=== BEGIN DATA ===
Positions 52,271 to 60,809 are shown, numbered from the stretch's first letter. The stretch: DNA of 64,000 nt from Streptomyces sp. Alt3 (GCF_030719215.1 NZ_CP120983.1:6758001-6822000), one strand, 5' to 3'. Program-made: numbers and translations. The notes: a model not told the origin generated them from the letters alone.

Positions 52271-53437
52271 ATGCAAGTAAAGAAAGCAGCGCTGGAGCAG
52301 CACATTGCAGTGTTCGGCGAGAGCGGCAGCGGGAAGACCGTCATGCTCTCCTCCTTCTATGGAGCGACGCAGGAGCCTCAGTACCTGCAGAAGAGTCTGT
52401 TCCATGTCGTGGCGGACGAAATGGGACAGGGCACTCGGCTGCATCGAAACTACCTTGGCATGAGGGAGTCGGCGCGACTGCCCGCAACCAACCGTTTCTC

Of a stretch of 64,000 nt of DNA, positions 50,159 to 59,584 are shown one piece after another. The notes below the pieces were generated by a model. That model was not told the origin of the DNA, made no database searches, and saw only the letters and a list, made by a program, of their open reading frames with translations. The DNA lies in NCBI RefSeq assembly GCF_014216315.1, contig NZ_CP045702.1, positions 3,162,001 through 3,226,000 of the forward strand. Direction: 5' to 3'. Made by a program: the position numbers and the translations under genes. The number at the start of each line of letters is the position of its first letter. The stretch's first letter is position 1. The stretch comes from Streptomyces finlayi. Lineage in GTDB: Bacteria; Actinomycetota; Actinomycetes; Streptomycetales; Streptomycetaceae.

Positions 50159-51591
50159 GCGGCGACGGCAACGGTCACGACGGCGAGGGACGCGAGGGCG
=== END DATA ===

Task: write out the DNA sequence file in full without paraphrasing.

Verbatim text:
Positions 52,271 to 60,809 are shown, numbered from the stretch's first letter. The stretch: DNA of 64,000 nt from Streptomyces sp. Alt3 (GCF_030719215.1 NZ_CP120983.1:6758001-6822000), one strand, 5' to 3'. Program-made: numbers and translations. The notes: a model not told the origin generated them from the letters alone.

Positions 52271-53437
52271 ATGCAAGTAAAGAAAGCAGCGCTGGAGCAG
52301 CACATTGCAGTGTTCGGCGAGAGCGGCAGCGGGAAGACCGTCATGCTCTCCTCCTTCTATGGAGCGACGCAGGAGCCTCAGTACCTGCAGAAGAGTCTGT
52401 TCCATGTCGTGGCGGACGAAATGGGACAGGGCACTCGGCTGCATCGAAACTACCTTGGCATGAGGGAGTCGGCGCGACTGCCCGCAACCAACCGTTTCTC

Of a stretch of 64,000 nt of DNA, positions 50,159 to 59,584 are shown one piece after another. The notes below the pieces were generated by a model. That model was not told the origin of the DNA, made no database searches, and saw only the letters and a list, made by a program, of their open reading frames with translations. The DNA lies in NCBI RefSeq assembly GCF_014216315.1, contig NZ_CP045702.1, positions 3,162,001 through 3,226,000 of the forward strand. Direction: 5' to 3'. Made by a program: the position numbers and the translations under genes. The number at the start of each line of letters is the position of its first letter. The stretch's first letter is position 1. The stretch comes from Streptomyces finlayi. Lineage in GTDB: Bacteria; Actinomycetota; Actinomycetes; Streptomycetales; Streptomycetaceae.

Positions 50159-51591
50159 GCGGCGACGGCAACGGTCACGACGGCGAGGGACGCGAGGGCG